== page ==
EMBARGOED FOR RELEASE: Wednesday, March 24, 7:05 p.m., Eastern Time
That bracing morning shower and soothing bedtime soak in the tub are potentially important but until now unrecognized sources of the hormones, antibiotics, and other pharmaceuticals that pollute the environment, scientists reported here today at the 239th National Meeting of the American Chemical Society (ACS). The first-ever evaluation they said, could lead to new ways to control environmental pollution from active pharmaceutical ingredients (APIs), which has been the source of growing concern.
“We’ve long assumed that the active ingredients from medications enter the environment primarily as a result of their excretion via urine and feces,” said Dr. Ruhoy. She directs the Institute for Environmental Medicine at Touro University in Henderson, Nev., and did the research with Christian Daughton, Ph.D., of the U.S. Environmental Protection Agency’s National Exposure Research Laboratory in Las Vegas. “However, for the first time, we have identified potential alternative routes for the entry into the environment by way of bathing, showering, and laundering. These routes may be important for certain APIs found in medications that are applied topically, which means to the skin. They include creams, lotions, ointments, gels, and skin patches.”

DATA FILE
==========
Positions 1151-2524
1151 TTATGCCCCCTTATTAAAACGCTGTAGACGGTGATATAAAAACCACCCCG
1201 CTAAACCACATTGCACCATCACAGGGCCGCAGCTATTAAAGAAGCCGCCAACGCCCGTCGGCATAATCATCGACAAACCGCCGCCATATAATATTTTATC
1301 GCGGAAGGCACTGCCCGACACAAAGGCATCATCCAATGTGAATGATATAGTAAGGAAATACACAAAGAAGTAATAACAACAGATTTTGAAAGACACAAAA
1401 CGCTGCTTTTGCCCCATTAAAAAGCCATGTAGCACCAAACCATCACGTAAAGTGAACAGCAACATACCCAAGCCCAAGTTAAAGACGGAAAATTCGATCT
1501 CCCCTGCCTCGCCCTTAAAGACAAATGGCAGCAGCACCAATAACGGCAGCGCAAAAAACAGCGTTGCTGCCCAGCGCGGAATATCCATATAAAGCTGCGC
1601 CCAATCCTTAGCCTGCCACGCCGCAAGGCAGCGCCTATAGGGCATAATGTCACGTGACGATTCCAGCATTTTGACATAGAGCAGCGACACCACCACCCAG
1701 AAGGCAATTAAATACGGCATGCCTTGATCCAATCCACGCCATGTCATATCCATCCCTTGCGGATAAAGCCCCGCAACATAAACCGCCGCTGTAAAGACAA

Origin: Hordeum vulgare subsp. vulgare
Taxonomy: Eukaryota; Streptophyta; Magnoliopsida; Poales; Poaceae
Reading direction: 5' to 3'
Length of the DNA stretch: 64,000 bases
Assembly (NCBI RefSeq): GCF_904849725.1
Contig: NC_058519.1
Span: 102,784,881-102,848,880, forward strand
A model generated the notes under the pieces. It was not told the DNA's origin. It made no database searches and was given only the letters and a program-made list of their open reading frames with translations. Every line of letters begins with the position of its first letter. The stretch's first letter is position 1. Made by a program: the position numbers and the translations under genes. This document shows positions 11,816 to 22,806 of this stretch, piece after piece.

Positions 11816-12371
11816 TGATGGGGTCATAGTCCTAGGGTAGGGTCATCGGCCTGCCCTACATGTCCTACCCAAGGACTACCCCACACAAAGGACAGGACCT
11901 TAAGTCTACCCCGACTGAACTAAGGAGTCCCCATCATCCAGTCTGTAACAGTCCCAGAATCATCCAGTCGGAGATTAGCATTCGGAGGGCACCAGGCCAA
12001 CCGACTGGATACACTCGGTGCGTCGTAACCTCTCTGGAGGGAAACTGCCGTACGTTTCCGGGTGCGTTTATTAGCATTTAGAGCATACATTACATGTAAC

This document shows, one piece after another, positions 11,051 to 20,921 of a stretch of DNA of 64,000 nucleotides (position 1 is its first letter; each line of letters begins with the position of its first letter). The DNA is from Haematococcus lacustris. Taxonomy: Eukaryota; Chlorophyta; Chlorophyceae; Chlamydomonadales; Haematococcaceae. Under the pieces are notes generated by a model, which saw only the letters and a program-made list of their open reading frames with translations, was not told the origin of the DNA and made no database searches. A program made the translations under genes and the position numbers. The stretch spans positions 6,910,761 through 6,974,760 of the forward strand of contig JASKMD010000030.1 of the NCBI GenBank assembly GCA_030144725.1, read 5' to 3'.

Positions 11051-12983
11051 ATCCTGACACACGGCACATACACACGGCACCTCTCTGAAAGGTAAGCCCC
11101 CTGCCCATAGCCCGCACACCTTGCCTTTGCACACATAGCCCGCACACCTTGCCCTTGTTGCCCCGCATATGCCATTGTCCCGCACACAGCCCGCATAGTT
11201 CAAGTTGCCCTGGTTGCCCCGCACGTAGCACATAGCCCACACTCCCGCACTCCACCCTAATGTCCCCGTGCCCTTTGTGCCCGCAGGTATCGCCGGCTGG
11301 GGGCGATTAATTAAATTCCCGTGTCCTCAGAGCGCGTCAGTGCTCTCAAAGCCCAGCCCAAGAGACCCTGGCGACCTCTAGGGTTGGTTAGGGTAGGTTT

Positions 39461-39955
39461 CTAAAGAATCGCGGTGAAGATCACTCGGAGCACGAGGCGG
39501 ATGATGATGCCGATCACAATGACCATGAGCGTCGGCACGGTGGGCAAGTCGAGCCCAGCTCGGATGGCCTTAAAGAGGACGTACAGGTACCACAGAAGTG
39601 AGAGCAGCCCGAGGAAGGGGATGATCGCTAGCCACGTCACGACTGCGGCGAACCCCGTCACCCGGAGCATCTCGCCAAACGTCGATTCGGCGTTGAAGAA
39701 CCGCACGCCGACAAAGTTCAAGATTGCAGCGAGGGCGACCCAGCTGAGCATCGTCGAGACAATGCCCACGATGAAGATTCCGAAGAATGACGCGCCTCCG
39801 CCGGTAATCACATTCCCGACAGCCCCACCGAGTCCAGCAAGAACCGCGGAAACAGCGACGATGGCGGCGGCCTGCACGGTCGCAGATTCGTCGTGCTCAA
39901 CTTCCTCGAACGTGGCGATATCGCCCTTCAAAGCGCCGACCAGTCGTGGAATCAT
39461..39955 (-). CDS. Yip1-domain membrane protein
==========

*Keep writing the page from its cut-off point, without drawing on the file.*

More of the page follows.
Ruhoy and Daughton identified this potential new source of APIs through a comprehensive review of hundreds of scientific studies on the metabolism and use of medications. They focused on APIs in medications that are applied to the skin or excreted from the body via sweat glands. These two sources can result in residues being washed off the body and down bathroom drains. These include steroids (such as cortisone and testosterone), acne medicine, antimicrobials, narcotics, and other substances.